Luna-graphy in printed media - Zwierciadlo '02.2011

An article about Luna-graphy and collaboration with Jean Daniel Fricker&Celine Angele

Translation of the article about Lunagraphy in ZWIERCIADLO February 2011

The Influence of the Moon

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The Butoh dance is a way of expressing emotions, presenting the relationships with our body and the universe, exploring our subconsciousness. Two French artists: Jean Daniel Fricker and Céline Angele explore the Butoh dance in their exceptional performances. Thanks to the lunagraphy, a new way of creating images by the moonlight, we now have an exceptional record of their art.

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Description above image 1&2:

Lunagraphies, or in other words images captured by the moonlight, showing Céline Angel (1, 2) and Jean Daniel Fricker (2, 3) while performing the Butoh dance in India and Cambodia. The inventor of this original method of creating images is Adam Lach (Lunaris).

They meet at the festival in Avignon. They do not come here by accident. It is a meeting place for theatre groups which seek new means of expression different from the traditional theatre. This is where Jean Daniel Fricker, a performer who works with juggling, acrobatics and dance meets Angela Celine, an actress and a judo athlete who devoted herself to the Butoh dance after cooperating with several theatrical companies in Paris. They are joined by the common interest in Butoh. They both perform in the same play directed by Japanese choreographers. And this is how it begins: for the next three years Céline participates in workshops and shows organised by Fricker. They travel around the world together visiting Italy, Croatia and Slovenia. After a while Céline starts helping organizing workshops and performances.
At the end of 2007 and the beginning of 2008 Jean Daniel Fricker decides to create a theatre group. Along with Celine and five others performers they stay for three months in the southern India, in Hampi, where they work on the performance entitled ‘The Prayer’. They invite one of their friends, a Polish photographer Adam Lach, to come and stay with them. Adam has a chance to observe how this unique project develops. The final effect is amazing as the performance continues without a break for six weeks and four additional nights. It is a form of pilgrimage from one village to another. Each day a new dance begins while the residents watch the shows with surprise. Even the local children sometimes join the performance, jumping over the balls. During one evening Adam talks about a special method of capturing images by the light of the moon which he once discovered during a night walk on the beach in Krynica Morska in Poland. The lunagraphy may come to life only by the light of a full moon during three or four days in a month and provided that there are neither clouds nor any source of light apart from the moon visible on the sky. It's not the end of difficulties. When capturing an image, the author cannot predict the final outcome. Although he chooses both the scenery and the models, he has to accept that it is his intuition and even partly coincidence which will shape the image in the end. As the exposure (the time when the shutter is open and the picture is being taken) lasts for around thirty seconds, it is virtually impossible to predict
the final result.

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Description above the images:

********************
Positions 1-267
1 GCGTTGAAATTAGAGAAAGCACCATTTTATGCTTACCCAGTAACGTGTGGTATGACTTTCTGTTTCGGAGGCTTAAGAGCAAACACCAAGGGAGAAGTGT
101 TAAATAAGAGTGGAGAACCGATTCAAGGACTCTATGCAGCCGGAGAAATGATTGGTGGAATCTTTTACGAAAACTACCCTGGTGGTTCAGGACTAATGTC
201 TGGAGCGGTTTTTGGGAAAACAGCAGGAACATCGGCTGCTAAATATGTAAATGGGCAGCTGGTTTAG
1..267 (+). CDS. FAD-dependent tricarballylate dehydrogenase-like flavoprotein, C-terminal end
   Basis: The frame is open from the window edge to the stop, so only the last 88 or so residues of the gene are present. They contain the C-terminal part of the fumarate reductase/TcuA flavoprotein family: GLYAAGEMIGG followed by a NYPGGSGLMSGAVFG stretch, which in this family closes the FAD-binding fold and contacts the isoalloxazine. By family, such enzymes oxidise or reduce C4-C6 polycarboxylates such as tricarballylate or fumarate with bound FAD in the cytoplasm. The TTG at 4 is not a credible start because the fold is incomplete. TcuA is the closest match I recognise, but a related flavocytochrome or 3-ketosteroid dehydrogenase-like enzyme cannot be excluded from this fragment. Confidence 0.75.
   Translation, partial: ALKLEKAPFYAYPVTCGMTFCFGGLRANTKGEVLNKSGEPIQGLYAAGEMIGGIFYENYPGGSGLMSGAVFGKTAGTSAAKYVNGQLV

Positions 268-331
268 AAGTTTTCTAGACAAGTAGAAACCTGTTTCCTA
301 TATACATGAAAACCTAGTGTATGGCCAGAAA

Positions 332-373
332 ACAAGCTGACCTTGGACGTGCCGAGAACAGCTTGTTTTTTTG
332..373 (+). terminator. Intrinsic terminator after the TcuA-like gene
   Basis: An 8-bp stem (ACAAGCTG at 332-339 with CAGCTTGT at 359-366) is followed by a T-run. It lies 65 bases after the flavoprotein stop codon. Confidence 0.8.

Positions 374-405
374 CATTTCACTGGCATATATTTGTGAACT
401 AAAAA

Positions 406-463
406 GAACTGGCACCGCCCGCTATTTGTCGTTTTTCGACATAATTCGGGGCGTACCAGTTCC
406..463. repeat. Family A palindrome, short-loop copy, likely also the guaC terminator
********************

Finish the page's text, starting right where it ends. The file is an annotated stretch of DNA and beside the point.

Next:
(1) Jean Daniel Fricker (first from the left) and Céline Angel (sitting in the middle row) during their stay in Cambodia became friends with the inhabitants of surrounding villages. They organised workshops for the locals and still keep in touch with some of them. (2) Members of the Jean Daniel Fricker’s Theatre with whom he worked in India on the performance ‘The Prayer’, 2008. (3) Céline Angele at the workshop for mine and polio victims, Cambodia, 2009

Dancing in the dark
Butoh, which is called the dance of the darkness, is the search for one’s own expression free from social or cultural masks. Nothing is for show here. There is no story to be told, it is all about emotions. The dancer tries to express the relationship with the body and the universe while exploring the darkness of his subconsciousness. That is why each Butoh dance is completely different as it is a dance to one’s inner rhythm. It is not the performer who is dancing, it is him who is being danced. Instead of choreography the Butoh offers the unity of body and mind, a kind of meditation in motion. Therefore Jean Daniel and Celine have no doubts: they want to become central figures of the lunagraphy, to express all what is hidden in the darkness of the night in their performance, to dance in the moonlight. As Lunagraphy does not allow for full control of the image, it seems an ideal medium to capture the Butoh dance. The effects of the collaboration with the photographer are so interesting that the next year they all travel to Cambodia together. Adam Lach again has the opportunity to see how the dancers work on a new performance entitled ‘Ghost Stories in Cambodia’. Jean Daniel and Céline organise workshops for the local population, especially for victims of polio and landmines. The latter are souvenirs from a 30-year civil war which finished in 1998.
Butoh is not based on any dance technique. The fact that everybody can dance allows to cross the boarders between being disabled and fully fit. Jean Daniel and Celine teach their students body awareness and how to follow the body’s natural rhythm. And at night they both dance: among the ancient trees surrounding the ruins of Angkor Wat, in a river near a small Cambodian village and in the woods among the mined fields. They work on new images together with the lunagrapher. They move in the darkness relying only on their own intuition, with no arranged choreography. In harmony with the philosophy of the Butoh dance.